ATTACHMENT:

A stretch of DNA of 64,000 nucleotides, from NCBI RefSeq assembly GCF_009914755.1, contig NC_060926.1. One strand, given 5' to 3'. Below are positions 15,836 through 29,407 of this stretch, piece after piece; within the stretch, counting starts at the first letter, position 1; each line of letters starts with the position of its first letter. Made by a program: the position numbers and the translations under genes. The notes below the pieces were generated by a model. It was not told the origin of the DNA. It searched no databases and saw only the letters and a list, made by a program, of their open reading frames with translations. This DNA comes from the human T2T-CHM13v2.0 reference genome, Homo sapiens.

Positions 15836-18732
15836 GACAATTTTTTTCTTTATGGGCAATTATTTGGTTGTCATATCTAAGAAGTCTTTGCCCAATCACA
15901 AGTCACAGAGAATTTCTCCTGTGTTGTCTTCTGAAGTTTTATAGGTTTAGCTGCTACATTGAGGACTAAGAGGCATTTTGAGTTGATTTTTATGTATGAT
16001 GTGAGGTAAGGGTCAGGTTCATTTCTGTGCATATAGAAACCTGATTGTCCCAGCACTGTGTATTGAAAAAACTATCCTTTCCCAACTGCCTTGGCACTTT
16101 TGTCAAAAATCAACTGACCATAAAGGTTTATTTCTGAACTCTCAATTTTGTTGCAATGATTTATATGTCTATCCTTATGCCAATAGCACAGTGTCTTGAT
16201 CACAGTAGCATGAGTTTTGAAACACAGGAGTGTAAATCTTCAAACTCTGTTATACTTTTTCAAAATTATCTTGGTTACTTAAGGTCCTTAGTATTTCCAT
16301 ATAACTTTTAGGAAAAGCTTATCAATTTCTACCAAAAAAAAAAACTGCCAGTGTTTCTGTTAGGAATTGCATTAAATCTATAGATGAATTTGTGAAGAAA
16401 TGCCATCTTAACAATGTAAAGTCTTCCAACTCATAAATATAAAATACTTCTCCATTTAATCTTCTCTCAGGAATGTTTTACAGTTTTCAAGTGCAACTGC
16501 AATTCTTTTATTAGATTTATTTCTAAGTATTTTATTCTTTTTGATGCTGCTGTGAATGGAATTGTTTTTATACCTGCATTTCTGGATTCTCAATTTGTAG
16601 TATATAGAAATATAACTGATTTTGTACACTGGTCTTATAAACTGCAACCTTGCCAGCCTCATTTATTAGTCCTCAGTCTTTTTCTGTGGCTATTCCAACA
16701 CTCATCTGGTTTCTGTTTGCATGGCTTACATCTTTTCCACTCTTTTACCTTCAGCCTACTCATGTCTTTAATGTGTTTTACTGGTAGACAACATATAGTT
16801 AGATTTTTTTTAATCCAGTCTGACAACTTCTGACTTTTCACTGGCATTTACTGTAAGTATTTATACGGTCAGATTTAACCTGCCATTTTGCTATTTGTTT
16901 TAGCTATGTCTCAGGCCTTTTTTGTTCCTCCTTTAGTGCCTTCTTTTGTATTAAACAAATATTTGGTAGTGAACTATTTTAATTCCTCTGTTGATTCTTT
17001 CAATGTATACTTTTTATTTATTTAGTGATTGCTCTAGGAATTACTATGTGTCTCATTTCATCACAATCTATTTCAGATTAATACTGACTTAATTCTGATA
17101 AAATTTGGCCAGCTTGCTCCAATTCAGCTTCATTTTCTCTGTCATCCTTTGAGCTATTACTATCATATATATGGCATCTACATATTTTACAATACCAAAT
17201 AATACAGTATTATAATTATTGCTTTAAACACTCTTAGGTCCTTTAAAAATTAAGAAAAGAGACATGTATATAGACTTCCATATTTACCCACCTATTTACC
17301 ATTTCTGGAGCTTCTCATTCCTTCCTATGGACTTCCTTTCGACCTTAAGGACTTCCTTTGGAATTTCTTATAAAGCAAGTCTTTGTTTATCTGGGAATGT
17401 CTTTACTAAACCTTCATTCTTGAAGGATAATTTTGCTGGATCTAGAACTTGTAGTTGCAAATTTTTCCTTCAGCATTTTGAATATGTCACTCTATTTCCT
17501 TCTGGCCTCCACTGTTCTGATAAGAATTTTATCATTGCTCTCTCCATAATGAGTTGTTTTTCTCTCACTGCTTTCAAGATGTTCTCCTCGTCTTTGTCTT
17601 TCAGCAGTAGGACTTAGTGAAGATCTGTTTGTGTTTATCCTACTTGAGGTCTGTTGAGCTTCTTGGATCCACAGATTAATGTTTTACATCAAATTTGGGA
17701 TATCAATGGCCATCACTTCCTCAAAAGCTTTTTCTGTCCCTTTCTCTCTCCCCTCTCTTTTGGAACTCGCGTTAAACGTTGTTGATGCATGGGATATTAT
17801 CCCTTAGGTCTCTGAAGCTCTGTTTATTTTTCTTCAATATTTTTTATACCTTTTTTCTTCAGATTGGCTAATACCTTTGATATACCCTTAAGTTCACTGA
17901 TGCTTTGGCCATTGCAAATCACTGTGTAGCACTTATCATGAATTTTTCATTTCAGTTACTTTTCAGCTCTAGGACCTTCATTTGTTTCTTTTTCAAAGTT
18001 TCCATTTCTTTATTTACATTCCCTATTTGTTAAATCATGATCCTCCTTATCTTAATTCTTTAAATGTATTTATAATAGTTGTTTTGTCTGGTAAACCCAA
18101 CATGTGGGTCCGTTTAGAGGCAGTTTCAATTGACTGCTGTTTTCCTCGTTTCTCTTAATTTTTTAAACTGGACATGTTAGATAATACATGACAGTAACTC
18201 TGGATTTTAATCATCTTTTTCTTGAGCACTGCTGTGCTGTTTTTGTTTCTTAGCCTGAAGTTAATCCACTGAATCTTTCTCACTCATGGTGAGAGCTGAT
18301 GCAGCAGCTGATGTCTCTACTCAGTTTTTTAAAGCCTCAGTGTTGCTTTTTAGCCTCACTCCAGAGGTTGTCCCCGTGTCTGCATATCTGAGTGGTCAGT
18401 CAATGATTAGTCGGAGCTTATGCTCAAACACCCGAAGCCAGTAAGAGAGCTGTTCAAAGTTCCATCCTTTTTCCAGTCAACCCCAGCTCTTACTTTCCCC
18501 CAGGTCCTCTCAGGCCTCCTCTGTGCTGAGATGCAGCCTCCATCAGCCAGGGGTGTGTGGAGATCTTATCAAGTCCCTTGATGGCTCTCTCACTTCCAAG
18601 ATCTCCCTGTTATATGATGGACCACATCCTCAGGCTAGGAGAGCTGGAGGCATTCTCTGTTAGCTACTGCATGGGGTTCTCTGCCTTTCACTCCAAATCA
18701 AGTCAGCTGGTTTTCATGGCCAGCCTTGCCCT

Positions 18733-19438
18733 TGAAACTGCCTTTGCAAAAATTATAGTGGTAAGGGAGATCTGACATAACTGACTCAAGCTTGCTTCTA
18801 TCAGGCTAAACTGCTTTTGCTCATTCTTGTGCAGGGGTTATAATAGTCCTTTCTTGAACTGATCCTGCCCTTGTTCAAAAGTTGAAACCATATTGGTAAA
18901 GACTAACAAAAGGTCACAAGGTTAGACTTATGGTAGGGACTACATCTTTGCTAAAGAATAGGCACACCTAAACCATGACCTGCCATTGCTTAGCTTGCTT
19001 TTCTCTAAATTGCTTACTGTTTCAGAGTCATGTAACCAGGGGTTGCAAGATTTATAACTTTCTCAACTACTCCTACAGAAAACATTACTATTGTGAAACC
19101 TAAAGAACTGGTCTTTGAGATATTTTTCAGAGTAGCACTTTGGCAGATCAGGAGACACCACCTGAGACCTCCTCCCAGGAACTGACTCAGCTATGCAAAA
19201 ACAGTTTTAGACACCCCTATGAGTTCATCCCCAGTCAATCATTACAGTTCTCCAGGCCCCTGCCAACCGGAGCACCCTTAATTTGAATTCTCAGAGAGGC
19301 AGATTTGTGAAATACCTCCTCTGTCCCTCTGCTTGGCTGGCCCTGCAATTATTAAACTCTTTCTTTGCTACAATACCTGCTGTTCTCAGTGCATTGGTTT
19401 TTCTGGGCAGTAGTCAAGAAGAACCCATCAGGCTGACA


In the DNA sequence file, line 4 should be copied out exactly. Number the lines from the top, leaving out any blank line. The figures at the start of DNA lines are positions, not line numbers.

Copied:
15901 AGTCACAGAGAATTTCTCCTGTGTTGTCTTCTGAAGTTTTATAGGTTTAGCTGCTACATTGAGGACTAAGAGGCATTTTGAGTTGATTTTTATGTATGAT